Abstract

http://ssrn.com/abstract=1780584
 
 

Footnotes (215)



 


 



The Rule of Law at the Crossroads: Consequences of Targeted Killing of Citizens


Ryan Patrick Alford


University of Victoria Faculty of Law; Ave Maria School of Law

March 7, 2011

2011 Utah L. Rev. 1203

Abstract:     
The article explains why the targeted killing of American citizens is unconstitutional under the Bill of Attainder Clause, which prohibits not only legislative acts marking out citizens for death but also executive death warrants. Understanding the meaning of the Bill of Attainder Clause requires a return to the context of the Framing, since no lethal bill of attainder -- until 2010 -- had been passed in the nation's history. Careful analysis of English constitutional history demonstrates that executive attainder was anathema to the Framers. The Founding Fathers' connection to a constitutional tradition hostile to executive emergency powers illustrates that the Bill of Attainder Clause bars both executive and legislative attainder, and accordingly that the killing of American citizens in Yemen breaks with a seven hundred year-old constitutional norm.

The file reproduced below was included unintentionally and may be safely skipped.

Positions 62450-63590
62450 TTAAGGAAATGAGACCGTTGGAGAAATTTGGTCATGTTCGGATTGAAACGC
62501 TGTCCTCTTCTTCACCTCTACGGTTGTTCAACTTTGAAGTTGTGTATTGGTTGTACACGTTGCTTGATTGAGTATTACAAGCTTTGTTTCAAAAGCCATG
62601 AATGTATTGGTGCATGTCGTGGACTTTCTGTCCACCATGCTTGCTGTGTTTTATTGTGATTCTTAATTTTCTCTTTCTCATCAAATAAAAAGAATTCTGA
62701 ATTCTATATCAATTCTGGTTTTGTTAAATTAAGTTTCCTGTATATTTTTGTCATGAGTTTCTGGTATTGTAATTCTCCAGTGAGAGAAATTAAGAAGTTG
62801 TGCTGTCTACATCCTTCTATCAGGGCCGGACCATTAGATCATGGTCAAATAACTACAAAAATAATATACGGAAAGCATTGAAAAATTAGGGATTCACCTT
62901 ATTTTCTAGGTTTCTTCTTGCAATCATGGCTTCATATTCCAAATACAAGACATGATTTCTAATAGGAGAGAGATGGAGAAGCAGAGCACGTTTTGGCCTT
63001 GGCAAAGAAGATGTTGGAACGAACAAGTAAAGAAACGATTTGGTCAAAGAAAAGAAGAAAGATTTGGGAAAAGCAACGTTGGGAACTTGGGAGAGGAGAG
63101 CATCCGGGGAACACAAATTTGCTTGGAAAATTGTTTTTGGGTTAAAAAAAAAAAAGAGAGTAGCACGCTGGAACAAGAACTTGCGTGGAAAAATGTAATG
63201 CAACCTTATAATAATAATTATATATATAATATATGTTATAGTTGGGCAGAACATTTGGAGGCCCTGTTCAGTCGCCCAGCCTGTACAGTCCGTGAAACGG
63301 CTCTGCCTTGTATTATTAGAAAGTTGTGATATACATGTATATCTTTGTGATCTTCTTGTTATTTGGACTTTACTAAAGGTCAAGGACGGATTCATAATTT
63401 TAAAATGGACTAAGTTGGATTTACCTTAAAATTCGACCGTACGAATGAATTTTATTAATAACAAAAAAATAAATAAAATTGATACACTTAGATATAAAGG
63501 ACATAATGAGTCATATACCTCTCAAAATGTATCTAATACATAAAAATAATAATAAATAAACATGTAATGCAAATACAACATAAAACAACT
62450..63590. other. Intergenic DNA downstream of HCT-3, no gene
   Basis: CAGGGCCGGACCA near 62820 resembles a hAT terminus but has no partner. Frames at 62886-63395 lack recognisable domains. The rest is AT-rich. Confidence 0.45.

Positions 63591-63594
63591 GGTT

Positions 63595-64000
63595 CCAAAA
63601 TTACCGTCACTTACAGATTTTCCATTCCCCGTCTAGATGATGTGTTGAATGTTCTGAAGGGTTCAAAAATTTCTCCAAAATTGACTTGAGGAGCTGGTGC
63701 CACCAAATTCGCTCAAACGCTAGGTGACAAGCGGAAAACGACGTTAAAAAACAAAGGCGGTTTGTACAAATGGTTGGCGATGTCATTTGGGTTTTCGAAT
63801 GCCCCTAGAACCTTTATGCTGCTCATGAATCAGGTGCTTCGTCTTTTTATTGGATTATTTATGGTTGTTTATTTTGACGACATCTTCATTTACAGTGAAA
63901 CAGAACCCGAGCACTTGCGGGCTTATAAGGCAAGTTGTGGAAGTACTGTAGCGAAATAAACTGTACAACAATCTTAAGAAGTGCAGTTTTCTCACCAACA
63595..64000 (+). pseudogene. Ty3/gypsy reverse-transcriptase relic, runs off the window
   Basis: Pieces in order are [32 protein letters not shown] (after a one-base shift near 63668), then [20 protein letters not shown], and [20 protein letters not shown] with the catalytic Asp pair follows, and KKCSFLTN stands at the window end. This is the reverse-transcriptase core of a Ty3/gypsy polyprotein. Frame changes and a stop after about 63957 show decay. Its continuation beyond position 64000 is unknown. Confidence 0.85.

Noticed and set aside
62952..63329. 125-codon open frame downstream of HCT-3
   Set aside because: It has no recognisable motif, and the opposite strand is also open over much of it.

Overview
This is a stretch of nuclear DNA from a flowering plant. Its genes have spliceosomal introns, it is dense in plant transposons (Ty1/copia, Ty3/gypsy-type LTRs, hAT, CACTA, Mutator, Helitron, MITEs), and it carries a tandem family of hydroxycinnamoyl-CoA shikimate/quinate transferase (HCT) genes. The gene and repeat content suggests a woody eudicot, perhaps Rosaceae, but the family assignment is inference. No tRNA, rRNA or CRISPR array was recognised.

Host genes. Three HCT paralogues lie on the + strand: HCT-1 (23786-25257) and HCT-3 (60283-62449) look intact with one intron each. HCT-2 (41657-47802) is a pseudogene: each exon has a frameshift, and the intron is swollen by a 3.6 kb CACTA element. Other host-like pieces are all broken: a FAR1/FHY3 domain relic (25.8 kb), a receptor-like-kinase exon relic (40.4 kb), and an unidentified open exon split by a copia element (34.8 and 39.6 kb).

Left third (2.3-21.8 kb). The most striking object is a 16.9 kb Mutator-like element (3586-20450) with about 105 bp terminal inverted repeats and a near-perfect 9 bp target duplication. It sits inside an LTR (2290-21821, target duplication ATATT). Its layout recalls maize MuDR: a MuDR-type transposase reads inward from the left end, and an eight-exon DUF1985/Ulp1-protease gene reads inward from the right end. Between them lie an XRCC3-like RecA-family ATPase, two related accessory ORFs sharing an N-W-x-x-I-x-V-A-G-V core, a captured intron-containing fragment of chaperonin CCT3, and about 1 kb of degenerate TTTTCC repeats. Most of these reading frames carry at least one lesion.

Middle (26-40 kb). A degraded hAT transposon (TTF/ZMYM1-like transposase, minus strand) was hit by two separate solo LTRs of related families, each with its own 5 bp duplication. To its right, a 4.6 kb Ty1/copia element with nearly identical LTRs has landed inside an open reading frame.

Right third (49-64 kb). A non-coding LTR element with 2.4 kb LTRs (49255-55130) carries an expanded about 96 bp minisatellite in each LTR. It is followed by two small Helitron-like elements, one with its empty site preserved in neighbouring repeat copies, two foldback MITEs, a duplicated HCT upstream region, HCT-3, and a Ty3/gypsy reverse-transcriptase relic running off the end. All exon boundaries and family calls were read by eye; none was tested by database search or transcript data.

Number of Pages in PDF File: 71

Keywords: Targeted Killing, Al-Awlaki, Attainder, Constitutionalism, Rule of Law, Bill of Rights, Treason, Due Process

JEL Classification: K33, K42

Accepted Paper Series


Download This Paper

Date posted: March 8, 2011 ; Last revised: July 27, 2012

Suggested Citation

Alford, Ryan Patrick, The Rule of Law at the Crossroads: Consequences of Targeted Killing of Citizens (March 7, 2011). 2011 Utah L. Rev. 1203. Available at SSRN: http://ssrn.com/abstract=1780584

Contact Information

Ryan Patrick Alford (Contact Author)
University of Victoria Faculty of Law ( email )
PO Box 2300, STN CSC
McGill at Ring Rds (Fraser Bldg)
Victoria, British Columbia V8W 3B1
Canada

Ave Maria School of Law ( email )
1025 Commons Circle
Naples, FL 34119
United States
Feedback to SSRN


Paper statistics
Abstract Views: 1,690
Downloads: 300
Download Rank: 54,659
Footnotes:  215

© 2014 Social Science Electronic Publishing, Inc. All Rights Reserved.  FAQ   Terms of Use   Privacy Policy   Copyright   Contact Us
This page was processed by apollo1 in 0.703 seconds